|re: Comments on FT's Latest Jab at 3G (BT/mmO2)|
>> BT's 3G Plans In The Spotlight
September 13, 2001
BT's plans for the build-out and capabilities of its third-generation mobile networks have come under scrutiny following the alleged leak of pre-listing documents being prepared for mmO2, the U.K. telco's wireless division.
Influential business newspaper The Financial Times claims a document seen by its staff casts doubt on a number of operational and service provision issues surrounding the construction of 3G networks. The resulting article on FT.com, British Telecom raises concerns on 3G technology, suggests the operator will be issuing a "stark warning over the financial risks of third generation mobile phone technology" when the demerger of mmO2, due on 19 November, goes ahead.
But questions have been raised about the interpretation of the draft document. BT would say nothing other than that the final draft of the report would be issued on 24 September and that "We are not making any comment in the meantime."
Analysts went further. Stephen Pentland, a partner at Spectrum Strategy Consultants, said this was an investor document, and that BT was "taking a traditionally cautious" view. The focus at present was on "the caveat section that the investors expect - other parts of the document will look at the upsides and the commercial and partnership plans. Many of the details listed come as no surprise - this is a buyer beware process, and looks like a fair assessment of the worst-case risks," Pentland told Total Telecom. "It is to be hoped that BT has a team that can outperform the average case scenario, let alone the worst case scenario," he added.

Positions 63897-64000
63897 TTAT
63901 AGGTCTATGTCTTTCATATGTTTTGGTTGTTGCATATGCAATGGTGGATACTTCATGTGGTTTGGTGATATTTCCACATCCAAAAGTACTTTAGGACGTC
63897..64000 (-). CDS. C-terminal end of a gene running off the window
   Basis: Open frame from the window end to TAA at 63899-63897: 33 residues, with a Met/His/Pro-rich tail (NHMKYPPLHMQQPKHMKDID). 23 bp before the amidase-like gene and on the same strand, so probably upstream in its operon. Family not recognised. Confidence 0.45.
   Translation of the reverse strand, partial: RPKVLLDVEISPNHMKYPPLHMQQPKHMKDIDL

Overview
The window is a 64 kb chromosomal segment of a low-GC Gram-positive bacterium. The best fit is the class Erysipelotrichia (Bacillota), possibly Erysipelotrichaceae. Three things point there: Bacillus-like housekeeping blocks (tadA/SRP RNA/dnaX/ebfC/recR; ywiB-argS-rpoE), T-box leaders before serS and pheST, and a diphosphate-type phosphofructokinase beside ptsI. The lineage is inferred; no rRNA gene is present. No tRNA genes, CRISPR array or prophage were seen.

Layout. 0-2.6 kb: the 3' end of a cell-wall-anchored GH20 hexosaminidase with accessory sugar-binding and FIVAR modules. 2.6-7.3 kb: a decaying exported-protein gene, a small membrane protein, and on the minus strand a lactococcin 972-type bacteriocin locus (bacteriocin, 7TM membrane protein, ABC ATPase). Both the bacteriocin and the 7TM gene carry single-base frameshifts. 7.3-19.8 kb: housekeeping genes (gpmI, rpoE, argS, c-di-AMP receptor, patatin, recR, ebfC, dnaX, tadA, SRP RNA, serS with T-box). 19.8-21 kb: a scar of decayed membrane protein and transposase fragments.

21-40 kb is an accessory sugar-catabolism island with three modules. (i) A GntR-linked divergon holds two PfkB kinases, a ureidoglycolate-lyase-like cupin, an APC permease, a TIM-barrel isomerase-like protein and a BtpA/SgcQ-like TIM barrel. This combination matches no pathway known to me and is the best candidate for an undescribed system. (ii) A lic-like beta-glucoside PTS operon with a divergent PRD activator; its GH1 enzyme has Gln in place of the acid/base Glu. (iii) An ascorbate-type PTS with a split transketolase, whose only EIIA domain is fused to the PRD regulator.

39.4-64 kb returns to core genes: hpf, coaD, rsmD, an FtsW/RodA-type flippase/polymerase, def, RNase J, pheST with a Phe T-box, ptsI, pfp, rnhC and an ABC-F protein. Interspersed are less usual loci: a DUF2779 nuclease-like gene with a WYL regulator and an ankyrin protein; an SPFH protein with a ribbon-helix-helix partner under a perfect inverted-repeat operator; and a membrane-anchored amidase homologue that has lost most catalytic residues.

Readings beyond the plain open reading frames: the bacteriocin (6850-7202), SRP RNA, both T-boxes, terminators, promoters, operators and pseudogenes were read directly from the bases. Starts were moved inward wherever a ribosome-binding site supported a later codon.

Meanwhile, Philip Crate of Bear Stearns noted that the Financial Times article stated: "The wording of the 'investment considerations' section of the prospectus is much tougher than that contained in the earlier Orange prospectus. In particular, the report points to warnings that the existing second generation network of radio masts is unlikely to be sufficient for 3G technology, while the construction of new masts could be hampered by tougher planning restrictions." However, he wondered what the fuss was about. "Both are true but neither point should surprise the investment community," wrote Crate.
Most significantly, Crate pointed out that the need for network mast build-out has always been recognized. "All 3G operators in the U.K. will encounter substantial capex over the next few years building out their coverage. In this regard, we estimate that each 3G licence holder in the U.K. will need to build about 30,000 base stations to provide nationwide coverage which is a function of the higher frequency of UMTS. BT's soon-to-be de-merged wireless unit has around 10,000 base stations. Therefore mmO2 could have to triple the number of sites in order to provide comparable coverage to its GSM network.
"However, the actual increase in base stations is likely to be less than our estimates. Better technology will enable mmO2 to better exploit their current infrastructure, while the recent network sharing agreement reached between BT and DT in the U.K. and Germany should also reduce the number of base stations that mmO2 will need to construct to provide national coverage ... With regard to planning permission issues, while it is clear that local opposition to building base stations in populous areas shows no signs of abating, nevertheless national government appears to be taking a more pragmatic approach to this issue.
In addition, "On the technology front, concerns about the availability of handsets and software are not new issues and certainly the situation has not greatly deteriorated since Orange issued its prospectus in February. Discussions we have had with equipment suppliers in Europe suggest that the manufacturers are ready to meet demand but the take-up of equipment is uncertain because some operators themselves are taking a more cautious approach about the timing of providing commercial 3G services," stated Crate. <<
The FT article:
- Eric -